After breakfast we hit the road for the final 100 miles to Denali National Park. As we checked out, a covered wagon arrived to take some visitors on an excursion. They would enjoy a covered wagon ride along in the mountains and stop to eat a camp-fire lunch. Mt. McKinley was still too cloudy to see this morning as we left the lodge. Today's part of the drive had beautiful scenery for most all of the way. We stopped often along the road to take pictures of the amazing mountains and to enjoy all the sights around us. At one place we had to pull over and snap a photo of the large igloo, a former gas station, which was now boarded up and for sale. It was actually still quite striking sitting there near the mountains. I'm sure many years ago it was the curious stop on the way to the park. Even now, it is probably striking during the winter when everything is white. We drove on and stopped to look at the Nenana River near Cantwell, Alaska. The water was gray with glacial silt. Glaciers had ground the rocks down to a fine powder that was carried along in the water. These aren't good fishing rivers because the fish aren't able to survive in the water full of the sand and debris. The waters are super cold as I found out when testing it!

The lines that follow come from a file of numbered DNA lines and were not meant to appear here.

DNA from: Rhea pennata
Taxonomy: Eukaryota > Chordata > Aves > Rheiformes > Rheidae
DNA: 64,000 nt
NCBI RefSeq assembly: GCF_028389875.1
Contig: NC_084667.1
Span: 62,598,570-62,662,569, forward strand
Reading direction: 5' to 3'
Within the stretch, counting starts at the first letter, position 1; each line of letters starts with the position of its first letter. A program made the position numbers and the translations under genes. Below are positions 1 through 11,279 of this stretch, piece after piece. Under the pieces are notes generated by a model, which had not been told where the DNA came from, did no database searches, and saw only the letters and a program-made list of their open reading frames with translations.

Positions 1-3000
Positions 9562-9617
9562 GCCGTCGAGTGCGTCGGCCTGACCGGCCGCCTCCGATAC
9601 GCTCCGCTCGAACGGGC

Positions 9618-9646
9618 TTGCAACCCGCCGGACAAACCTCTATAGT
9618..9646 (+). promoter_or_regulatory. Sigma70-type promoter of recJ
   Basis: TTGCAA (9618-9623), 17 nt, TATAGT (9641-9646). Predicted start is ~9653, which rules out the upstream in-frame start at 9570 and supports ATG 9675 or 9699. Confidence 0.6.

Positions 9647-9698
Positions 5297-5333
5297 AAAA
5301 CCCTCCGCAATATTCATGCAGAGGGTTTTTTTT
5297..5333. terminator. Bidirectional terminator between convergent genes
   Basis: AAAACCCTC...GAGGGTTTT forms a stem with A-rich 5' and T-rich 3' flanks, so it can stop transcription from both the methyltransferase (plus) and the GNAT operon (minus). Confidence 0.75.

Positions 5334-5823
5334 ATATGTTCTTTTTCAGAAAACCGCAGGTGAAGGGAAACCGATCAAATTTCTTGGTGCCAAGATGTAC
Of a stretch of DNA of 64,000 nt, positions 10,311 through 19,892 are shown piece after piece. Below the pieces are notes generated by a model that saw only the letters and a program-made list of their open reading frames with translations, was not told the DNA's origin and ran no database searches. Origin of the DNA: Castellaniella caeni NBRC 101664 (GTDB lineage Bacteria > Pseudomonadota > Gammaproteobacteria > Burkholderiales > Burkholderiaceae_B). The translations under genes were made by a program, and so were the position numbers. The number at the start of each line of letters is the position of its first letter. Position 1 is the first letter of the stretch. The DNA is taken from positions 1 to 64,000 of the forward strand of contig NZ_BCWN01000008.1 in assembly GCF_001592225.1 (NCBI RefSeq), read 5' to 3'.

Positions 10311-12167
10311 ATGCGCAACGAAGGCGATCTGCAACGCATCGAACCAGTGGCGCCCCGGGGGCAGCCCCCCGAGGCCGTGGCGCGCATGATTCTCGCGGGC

We drove on to the Denali Princess Wilderness Lodge to check in for our next 2 nights' accommodations. We decided to go check out the National Park. Almost immediately upon entering the park, we saw bear warning signs. The signs alerted you that moose were calving and bear were hunting in this area. We then drove on to the Wilderness Access Center and picked up our tickets for this afternoon's 6 hour Toklat bus ride. Tickets in hand, we headed to the Visitor's Center to check it out. This is a nice center with lots of pictures, animal exhibits, area artifacts, and a theater. After examining the center, it was time to head back to the Wilderness Access and catch our shuttle.